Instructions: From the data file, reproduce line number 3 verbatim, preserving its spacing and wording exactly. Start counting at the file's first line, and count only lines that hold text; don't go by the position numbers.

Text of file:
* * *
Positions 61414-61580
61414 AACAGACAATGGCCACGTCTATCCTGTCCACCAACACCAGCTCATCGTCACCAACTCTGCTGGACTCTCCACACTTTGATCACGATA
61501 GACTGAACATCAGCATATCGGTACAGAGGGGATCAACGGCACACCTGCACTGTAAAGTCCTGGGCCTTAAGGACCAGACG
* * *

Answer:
61501 GACTGAACATCAGCATATCGGTACAGAGGGGATCAACGGCACACCTGCACTGTAAAGTCCTGGGCCTTAAGGACCAGACG